Jan 25, 2022 Council Meeting

Agenda (click to open)

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Item K (Accessory Buildings) 

Keep in mind that this change only applies to > 1 acre lots and in the new developments it’s likely an HOA has much tighter regulation. 

This was a long time in the making, and it should have been done decades ago. For years I’ve said our accessory building ordinance was ridiculously restrictive. Over the years it’s had some restrictions added... and then removed. Not long after I built my gambrel barn, the city decided building colors, siding, and roof slopes had to match the house. Why? Because the elected officials, at the time, decided they knew better as to what looks good on your property than you did. Yes, not everybody will agree that your choice of colors is what they would have picked... or that the 6/12 pitch on your house roof means that the 4/12 pitch on your building will make people spontaneously throw up. 

The notorious "pole barn." A pole barn (as many people use the term) may very well have a slab or footing foundation (though it's not likely). Conversely, a very nice looking building can be built on a pole foundation.  Structurally, there is nothing wrong with a pole foundation. Banning a foundation type (pole) is...  odd. That language was removed.

Finally, addressing the "not allowing any part of a building to be in front of the house'' rule. I agree that residents could do some pretty ugly stuff, but I can also point to properties where putting that structure in front of the house was the correct way to go. This change is a little complicated, but to some extent it’s now allowed. 

Other highlights: 

  • More square footage (roughly twice.) 
  • Multiple buildings (based on acreage.)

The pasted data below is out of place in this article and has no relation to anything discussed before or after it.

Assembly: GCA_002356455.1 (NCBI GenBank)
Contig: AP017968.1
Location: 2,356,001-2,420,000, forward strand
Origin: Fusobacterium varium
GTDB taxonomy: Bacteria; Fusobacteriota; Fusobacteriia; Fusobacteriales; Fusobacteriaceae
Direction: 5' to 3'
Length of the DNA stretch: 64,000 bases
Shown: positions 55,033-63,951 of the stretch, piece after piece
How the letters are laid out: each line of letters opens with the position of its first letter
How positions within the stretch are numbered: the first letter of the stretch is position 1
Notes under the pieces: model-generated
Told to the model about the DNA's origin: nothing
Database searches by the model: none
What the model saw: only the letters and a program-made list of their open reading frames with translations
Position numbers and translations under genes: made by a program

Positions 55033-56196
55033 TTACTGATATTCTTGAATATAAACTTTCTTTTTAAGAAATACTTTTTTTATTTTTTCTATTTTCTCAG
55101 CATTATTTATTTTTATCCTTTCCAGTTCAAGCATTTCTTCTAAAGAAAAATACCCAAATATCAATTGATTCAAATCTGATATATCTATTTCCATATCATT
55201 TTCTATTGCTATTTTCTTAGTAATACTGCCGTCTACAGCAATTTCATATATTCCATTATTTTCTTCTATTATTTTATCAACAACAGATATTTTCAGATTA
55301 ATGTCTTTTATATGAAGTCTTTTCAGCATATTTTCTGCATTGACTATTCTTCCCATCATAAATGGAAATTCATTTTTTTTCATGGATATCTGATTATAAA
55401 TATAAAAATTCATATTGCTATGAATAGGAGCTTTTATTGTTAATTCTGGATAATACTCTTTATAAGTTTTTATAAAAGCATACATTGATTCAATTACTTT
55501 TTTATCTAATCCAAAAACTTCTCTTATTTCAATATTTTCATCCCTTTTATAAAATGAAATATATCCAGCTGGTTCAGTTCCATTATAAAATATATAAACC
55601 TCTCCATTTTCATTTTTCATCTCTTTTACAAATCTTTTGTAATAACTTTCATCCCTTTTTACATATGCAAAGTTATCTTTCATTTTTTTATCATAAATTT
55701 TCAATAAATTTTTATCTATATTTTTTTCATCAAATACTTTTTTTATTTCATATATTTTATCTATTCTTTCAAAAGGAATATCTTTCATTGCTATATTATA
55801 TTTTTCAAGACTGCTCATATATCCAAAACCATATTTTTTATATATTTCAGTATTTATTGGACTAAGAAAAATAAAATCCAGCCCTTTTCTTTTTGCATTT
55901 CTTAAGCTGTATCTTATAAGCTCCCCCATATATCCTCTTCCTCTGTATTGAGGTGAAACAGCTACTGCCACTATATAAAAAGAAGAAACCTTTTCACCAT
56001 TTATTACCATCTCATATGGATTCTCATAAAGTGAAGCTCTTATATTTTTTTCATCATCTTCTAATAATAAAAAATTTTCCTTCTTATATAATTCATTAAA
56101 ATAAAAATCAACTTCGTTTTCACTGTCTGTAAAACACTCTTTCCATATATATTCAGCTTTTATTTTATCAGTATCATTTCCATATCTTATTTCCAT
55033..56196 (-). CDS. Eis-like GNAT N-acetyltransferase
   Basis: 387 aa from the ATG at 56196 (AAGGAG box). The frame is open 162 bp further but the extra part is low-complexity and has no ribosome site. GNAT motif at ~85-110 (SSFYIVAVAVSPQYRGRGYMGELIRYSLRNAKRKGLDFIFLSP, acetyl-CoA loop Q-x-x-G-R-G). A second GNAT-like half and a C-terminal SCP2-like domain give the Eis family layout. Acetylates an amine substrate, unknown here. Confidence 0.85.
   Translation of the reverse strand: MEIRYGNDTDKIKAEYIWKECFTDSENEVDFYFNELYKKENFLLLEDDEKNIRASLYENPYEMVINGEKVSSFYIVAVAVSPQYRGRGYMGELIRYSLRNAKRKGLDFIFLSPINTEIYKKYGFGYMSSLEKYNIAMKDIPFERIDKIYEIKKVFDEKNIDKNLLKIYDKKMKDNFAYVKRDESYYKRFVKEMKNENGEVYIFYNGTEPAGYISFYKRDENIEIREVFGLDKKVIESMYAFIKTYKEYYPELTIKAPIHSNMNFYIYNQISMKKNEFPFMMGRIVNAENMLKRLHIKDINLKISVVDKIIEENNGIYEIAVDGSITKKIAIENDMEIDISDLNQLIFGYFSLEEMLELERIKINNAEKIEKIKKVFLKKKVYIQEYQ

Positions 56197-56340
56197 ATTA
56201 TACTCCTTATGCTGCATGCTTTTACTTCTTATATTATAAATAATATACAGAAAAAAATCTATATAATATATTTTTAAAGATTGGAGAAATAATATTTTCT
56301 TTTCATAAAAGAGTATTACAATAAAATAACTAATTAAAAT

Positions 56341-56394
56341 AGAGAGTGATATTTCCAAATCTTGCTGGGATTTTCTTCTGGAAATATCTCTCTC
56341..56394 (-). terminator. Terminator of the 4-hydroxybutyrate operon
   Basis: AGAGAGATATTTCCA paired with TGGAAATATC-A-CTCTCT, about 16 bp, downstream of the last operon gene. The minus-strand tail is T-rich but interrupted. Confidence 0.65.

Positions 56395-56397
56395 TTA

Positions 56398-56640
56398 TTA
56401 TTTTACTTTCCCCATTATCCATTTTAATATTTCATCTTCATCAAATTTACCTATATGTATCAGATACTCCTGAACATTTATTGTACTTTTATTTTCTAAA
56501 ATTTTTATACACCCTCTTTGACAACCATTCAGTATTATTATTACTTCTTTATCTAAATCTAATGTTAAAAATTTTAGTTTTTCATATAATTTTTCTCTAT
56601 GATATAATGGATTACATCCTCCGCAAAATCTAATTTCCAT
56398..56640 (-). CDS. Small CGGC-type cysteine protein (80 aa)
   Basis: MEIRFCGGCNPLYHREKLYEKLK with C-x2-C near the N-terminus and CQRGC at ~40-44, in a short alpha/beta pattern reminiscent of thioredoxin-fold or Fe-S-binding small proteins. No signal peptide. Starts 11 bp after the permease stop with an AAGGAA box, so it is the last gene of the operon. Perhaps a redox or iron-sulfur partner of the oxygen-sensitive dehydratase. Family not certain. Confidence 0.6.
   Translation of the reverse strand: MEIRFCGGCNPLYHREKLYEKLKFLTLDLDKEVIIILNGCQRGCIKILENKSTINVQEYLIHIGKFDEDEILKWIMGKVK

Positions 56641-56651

• Greenhouses now allowed. 
  • Carports now allowed. 
  • Subjective language taken out (if it can’t be enforced, why is it there?) 

Any building greater than 200 square feet will still require a permit. 

Item L (Roers concept plan) 

This was a concept plan to build 156 townhomes along 81 just north of territorial. I’m not sure they planned this to its best use, but I’m not an expert in development design. The planning commission and staff had a number of issues with it, but that’s why we have concept reviews. 

One of my goals has been to diversify our housing density. I believe the higher density development should be on the outer edges of our city where they have access to major roads. Unfortunately, the 81/territorial access has been a mess and it’s possible the county ends up killing this. 

Item M (Nostalgia Woods Concept) 

Another concept review for a development just south of South Diamond Lake Road on Pineview. The original portion of the development went in years back. There are still 16 acres to the south. The developer's goal is to do something unique and put in 7 high-end homes with a private drive. There are still some challenges, but the private drive allows a lot of trees to be used as selling points rather than bull dozer fodder. 

Item O (Truck Stop on Interchange) 

I’ve covered this topic many times in my updates. This was just a final nail in its coffin. The vote to deny it was 3-2 (Julie, Dave, and myself in the majority). It can be revisited 6-12 months down the road if nothing else comes along that fits the comp plan.

The applicant did say they would be coming forward with another application that removed the truck stalls. Unfortunately, it appears to me it removes any ability for the remaining lots to be used for anything but truck stalls, but we’ll see.